I don’t know the equivalent for The Moon Fields. Items are activated by:

  1. Which button you’re pressing (X, Y, or B)
  2. If you’re pressing the shift key (RB/RT)
  3. If you’re moving or not moving
  4. If you’re in the air or not

I’m not sure how I can use the extra controls on a Dual Analog controller to help get over these execution barriers. I think people have the most trouble with execution re: aiming, so…

  1. Your character always has a particular direction.
  2. While moving you rotate 720*/s (12*/frame at 60 frames)
  3. Attacks stop you from rotating this way
  4. Different attacks have “Turn” values.
    a) Agile attacks have high Turn (180* max) and immediately turn your character to the direction
    b) Heavier attacks have less Turn (90*, 45*, 15*) and only rotate so much before the attack

I am thinking the Right Analog stick can help with the turn, but the whole point of turn is that you have to be deliberate and slow before using heavy attacks. An agile attack saves you up to 15 frames.

One of my current ideas is to use the Right Analog stick to attack in a particular direction, but I need to have some sort of time delay and a sensible way of activating the attack. There are gamers who immediately ask for “Dual Analog” controls to move and aim separately, so I’m worried that they’d just think it was gimped Dual Analog controls.

Meh. This is suboptimal. I have to keep thinking.


Hydlide/Ys bump combat for beginners.


I think all Melee pros use the c-stick for some portion of their smash attacks, because it’s strictly superior to smashing with the analog stick if you want the move to come out as soon as possible. The c-stick doesn’t allow you to charge your smash attack, so it comes out immediately, while using the analog stick to do smash moves delays the attack as long as you’re still holding the button/direction. It’s only worth using the analog stick to smash if you want to charge the attack; otherwise you’re using a method that’s harder to execute for no benefit.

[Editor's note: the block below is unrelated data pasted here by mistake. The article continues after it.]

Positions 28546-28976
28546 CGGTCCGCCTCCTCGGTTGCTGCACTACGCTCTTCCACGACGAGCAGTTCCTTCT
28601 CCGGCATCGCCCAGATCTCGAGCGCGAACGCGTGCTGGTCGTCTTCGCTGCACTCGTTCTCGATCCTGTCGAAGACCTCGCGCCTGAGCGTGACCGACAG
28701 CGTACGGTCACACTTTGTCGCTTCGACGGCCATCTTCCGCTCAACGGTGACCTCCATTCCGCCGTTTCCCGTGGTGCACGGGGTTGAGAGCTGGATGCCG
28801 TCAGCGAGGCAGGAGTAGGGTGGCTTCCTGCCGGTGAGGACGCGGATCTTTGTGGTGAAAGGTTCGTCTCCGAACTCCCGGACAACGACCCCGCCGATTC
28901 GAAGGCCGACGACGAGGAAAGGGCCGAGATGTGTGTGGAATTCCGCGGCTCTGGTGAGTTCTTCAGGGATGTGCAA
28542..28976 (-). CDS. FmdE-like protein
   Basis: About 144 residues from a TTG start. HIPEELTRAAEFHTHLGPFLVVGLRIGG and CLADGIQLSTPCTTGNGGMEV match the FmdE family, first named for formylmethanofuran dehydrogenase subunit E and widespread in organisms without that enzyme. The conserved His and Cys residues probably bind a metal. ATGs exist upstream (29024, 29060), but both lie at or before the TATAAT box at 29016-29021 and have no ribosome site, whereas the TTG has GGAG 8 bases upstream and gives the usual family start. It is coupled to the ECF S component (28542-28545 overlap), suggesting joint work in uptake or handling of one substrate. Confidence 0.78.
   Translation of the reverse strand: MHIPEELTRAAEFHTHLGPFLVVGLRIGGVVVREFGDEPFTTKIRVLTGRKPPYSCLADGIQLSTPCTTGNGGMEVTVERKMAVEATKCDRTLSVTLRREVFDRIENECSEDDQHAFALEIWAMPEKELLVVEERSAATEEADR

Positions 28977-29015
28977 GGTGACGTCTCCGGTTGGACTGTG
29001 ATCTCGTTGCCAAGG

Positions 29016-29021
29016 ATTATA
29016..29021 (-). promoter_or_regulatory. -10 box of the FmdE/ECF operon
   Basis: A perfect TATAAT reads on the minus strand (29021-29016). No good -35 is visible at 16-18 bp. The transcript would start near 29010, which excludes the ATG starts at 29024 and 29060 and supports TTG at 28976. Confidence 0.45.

The c-stick also allows certain movement that’s impossible without it. For example, you can move forward with the analog stick and do a backwards aerial attack with the c-stick at the same time. If you tried to do that with only the analog stick, you’d slow down when you input the backwards input for the aerial attack.

I’m not sure the c-stick is strictly a concession for beginners, but rather a useful addition to the controls that also happens to be easy to grasp.


You make a fair point. Clearly my experiences have been colored by a cheap, stupid bitch of a swordsman.


I changed the Character Select a little bit. Previously it was a list of items X, Y, B, Shift X, Shift Y, and then Shift B. This was a legacy setup for the previous X, Y, B, RT, LT setup where items 1/4, 2/5, and 3/6 weren’t related. I think now that there are two “item palettes” XYB and Shift+XYB, it’s important to have adjacent items next to each other.

I’m tempted to put explanatory text where it says Equipment. Either it’ll say what you’re supposed to do, “Please confirm your selection,” or it’ll scroll information about the currently selected item. I worry that that information will make people sit around on the character select screen forever, bu… idk…

I could also maybe display the current item larger right there. IDK, we’ll see.


utterly adore that UI


So I’m developing the control scheme for a PC gamer that doesn’t have an XB360/XBone/PS4 controller.


  • Analog moving and aiming
  • Many accessible buttons
  • At least one button that’s mashy (for dashing)

What I came up with is:

  • Mouse controls a cursor that is connected to the parent object
  • Holding LMB walks the player in that direction
  • LMB + Mash ‘D’ to Dash/Run
  • LMB + Hold ‘D’ to Jump
  • Tap ‘D’ to Backflip
  • LShift to Plant Feet and still Aim (this is legacy from controller input, less important because mouse aim + move button)
  • EWQSA are Item Slots 1-5
  • RMB is a duplicate for Item Slot 1
  • Spacebar duplicates Item Slot 5 (or whatever the last filled item slot is). This usually means Spacebar = Block or some kind of evasive maneuver

If you’re interested in trying this out here’s a really simple demo file I made in the past couple days

*TFGH control a right analog stick that rotates and zooms the camera. Very unimportant, definitely secondary controls. I was thinking it’d be on Alt+WASD but testing in Unity made that kind of annoying. Maybe I’ll switch it to Ctrl+WASD


I’d recommend dropping the analog movement and reverting to WASD/arrow keys for movement. It’s not ideal but it seems ‘good enough’ for PC players.

A couple more notes about ‘hold LMB to move’:

  • This is ergonomically painful and will hurt people after a short time. I could feel it starting to cramp my finger after about a minute.
  • While it’s extremely responsive at +/- 90 degrees and feels like direct input (and I started thinking about some interesting ‘mouse guided’ games), flipping directions causes a delay as the target cursor flips around and breaks the metaphor, revealing that the player input is being read indirectly. This conflicts with an assumed direct input and doesn’t feel very good.

I’m not sure about doubling up run and jump on the same key.

I’d use spacebar for a more primary input – it feels pretty good to mash on a keyboard and is easily reachable. Jump or ‘tap to dash’ would work.